At the beginning of the Revolutionary War the largest settlement in the colonies south of Virginia was Charleston, South Carolina, which had developed into a busy and cultured seaport. The central and western lands of North Carolina and Georgia were held by the Cherokee in the foothills and mountains, and the Creek Indians across the Georgia interior. A handful of small settlements, comprising eight counties, clung to the banks of the Savannah River and the southern coastal lands of Georgia.

The first emigrants from England arrived in Georgia in 1732. There were 114 selected by the trustees to travel with James Oglethorpe to establish a political buffer between the Spanish in the Florida territory and the South and North Carolina colonies. Survival on the new frontier was difficult - 25% were dead within the first year and within ten years 41% had died and another 18% had returned to England. By 1742 a total of 1,847 settlers had immigrated into Georgia and approximately 55% of these were British citizens. However, all of the available records that we have searched on these earliest arrivals have revealed no Everetts.

Following the close of the Revolutionary War settlers began to flood into Georgia from eastern North Carolina and southern Virginia. Many were small farmers looking for new land, some were the younger sons and the daughters of North Carolina pioneer families who would not inherit their father’s land, and others were the restless adventurers and traders who followed the moving edges of the frontier to initiate business with the Native Americans.

The earliest Everett in Georgia that we have found a record of was a JOHN who was in Burke County, south of Augusta, by 1782. He had served in the Georgia Militia with General Wayne. Another JOHN settled nearby in Liberty County in 1793. Farther north a large family of Everetts had settled in Elbert County in 1790, the year that county was formed from Wilkes County: BENJAMIN, JAMES, JOSEPH, THOMAS, UNITY, MARY. In the northern most area, Wilkes County, a THOMAS served as a juror in 1790 and was joined in 1805 by a SIDNER and a TRAVIS.

Two families who spelled their names as AVERITT/ETT were in Washington County by 1791 (ALBRIGHT and ARCHIBART; joined by HENRY in 1804 and BENJAMIN in 1805) and Warren County by 1805 (ALEXANDER and WILLIAM). A group of Everetts in a few southeastern counties of North Carolina began spelling their surnames with an "A". We believe these were related to the NATHANIEL EVERETTS of Tyrrell and Martin counties, North Carolina. It is possible that these early Averitts in Georgia carried their surnames from their North Carolina relatives, or the names may simply have been misspelled by the individuals themselves or the recordkeepers. (We will add a page regarding patterns and issues of the spelling of the surname in the future.)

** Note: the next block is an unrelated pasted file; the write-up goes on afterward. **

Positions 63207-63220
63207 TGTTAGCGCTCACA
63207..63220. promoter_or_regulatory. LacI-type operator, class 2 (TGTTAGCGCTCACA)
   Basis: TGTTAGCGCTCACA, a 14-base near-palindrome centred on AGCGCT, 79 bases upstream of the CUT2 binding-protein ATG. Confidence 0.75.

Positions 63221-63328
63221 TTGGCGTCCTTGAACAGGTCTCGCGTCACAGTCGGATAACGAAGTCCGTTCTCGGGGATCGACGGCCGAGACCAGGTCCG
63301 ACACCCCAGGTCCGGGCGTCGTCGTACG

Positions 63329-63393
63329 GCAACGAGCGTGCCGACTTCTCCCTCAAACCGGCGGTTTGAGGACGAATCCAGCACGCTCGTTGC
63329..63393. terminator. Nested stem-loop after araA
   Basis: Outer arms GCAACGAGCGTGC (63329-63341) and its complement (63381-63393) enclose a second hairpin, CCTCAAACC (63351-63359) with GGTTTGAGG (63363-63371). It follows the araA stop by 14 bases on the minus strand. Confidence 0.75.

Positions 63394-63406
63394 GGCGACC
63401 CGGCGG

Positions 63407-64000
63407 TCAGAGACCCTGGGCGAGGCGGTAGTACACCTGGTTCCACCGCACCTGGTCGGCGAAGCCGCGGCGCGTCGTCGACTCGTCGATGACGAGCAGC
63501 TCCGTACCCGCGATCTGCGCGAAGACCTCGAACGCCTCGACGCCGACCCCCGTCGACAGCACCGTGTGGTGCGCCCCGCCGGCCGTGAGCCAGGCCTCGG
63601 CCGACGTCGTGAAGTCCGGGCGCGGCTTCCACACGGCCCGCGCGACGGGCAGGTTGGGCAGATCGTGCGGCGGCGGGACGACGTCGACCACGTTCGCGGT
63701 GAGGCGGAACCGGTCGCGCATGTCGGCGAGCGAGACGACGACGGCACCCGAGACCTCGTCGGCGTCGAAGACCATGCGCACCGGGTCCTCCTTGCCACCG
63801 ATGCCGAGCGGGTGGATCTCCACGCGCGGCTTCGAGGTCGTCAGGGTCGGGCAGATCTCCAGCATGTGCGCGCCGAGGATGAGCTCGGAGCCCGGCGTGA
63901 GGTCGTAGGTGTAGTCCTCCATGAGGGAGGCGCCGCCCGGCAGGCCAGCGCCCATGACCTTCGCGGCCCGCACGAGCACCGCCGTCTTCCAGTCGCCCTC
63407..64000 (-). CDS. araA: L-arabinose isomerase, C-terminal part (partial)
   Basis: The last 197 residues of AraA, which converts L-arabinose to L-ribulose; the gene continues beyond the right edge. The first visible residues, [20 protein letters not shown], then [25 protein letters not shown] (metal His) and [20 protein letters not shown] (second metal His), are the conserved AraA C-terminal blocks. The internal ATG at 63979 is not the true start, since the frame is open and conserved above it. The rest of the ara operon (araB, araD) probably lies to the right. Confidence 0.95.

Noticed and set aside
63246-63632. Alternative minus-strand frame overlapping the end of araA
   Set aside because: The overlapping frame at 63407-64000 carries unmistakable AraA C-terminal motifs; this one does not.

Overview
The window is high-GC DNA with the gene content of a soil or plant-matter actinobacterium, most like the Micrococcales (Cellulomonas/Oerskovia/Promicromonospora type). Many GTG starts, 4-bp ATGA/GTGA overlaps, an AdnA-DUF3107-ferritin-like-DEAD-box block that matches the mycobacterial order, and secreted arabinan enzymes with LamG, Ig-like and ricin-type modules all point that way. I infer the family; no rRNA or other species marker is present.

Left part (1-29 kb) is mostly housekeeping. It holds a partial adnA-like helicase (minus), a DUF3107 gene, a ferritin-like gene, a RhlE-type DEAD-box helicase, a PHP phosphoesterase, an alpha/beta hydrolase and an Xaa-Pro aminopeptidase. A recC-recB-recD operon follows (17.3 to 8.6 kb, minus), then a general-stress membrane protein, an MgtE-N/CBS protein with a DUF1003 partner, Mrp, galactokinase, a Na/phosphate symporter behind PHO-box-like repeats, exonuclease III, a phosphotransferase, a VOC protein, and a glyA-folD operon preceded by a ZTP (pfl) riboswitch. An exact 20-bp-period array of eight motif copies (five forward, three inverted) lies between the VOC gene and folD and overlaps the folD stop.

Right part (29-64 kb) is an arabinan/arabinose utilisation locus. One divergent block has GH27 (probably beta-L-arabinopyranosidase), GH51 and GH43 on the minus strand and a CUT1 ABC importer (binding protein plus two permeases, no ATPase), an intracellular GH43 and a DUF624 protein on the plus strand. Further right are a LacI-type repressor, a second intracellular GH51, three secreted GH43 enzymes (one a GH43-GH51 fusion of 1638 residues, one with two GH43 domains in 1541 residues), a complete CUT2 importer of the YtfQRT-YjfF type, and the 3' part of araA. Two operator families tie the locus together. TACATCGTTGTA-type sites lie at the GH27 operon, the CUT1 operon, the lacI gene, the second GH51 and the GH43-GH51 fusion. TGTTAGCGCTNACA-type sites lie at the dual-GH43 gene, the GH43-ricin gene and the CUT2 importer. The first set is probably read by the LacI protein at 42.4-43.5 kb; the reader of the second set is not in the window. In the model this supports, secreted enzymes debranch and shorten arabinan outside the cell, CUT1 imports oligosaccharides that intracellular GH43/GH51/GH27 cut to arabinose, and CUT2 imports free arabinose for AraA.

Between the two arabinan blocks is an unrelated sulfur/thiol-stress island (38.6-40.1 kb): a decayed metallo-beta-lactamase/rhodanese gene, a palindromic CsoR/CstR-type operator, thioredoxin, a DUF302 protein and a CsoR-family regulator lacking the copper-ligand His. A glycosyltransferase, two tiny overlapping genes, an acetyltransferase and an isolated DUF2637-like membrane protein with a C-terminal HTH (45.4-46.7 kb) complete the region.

By the beginning of the 19th century many more Everett families are settling throughout the new lands opening-up in Georgia. 1805 is a marker for Georgia researchers because that is when the first land lottery was held to give away newly acquired Native American lands. In lieu of a census, it marks the presence and location of males in the state, and whether or not their name was drawn to receive a land allotment. Thus, in 1805, a JESSE and a JAMES were identified in Jackson County; a DAVID, ARCHELAUS, JEREMIAH, JOHN, and MATTHEW were in Hancock County; a SAMUEL was already a Justice of the Peace in Franklin County; and JEHU and JOSHUA were identified in Bulloch.

We know that the latter two were descendants of the North Carolina NATHANIEL’s family. In fact, perhaps the largest early settlement of Everetts in Georgia was in Effingham and Bulloch Counties (the latter was formed out of the former in 1796) when JOHN, a grandson of NATHANIEL, with his large family, arrived from the area of Tyrrell County, North Carolina. JOHN and his wife SARAH (FAGAN) sold their land in North Carolina and moved to this area of Georgia in 1785. Their first six children, who were born in Tyrrell County, moved to Georgia with them: JOSHUA, JOSIAH, ENOCH, JEHU, HANNAH, and JOHN FAGAN. Their last son, AARON, was born after they arrived in Georgia. This entire family has been researched extensively after their arrival in Georgia by Alvaretta Kenan Register and documented in her book, Everett/Everitt Family: A Genealogical History (see our Acknowledgements page of this website).

Due to the destruction of many Georgia records from fires and the Civil War, it is often difficult to piece together family connections here. However, we know from correspondence on the internet that many Everett family researchers are working in this area. When settlers failed to be drawn to receive land from the early land lotteries, they began to look toward the frontier again and new sources of cheap land. The vast Mississippi Territory was beginning to open at this time, so many of these settlers and their descendants began to move westward





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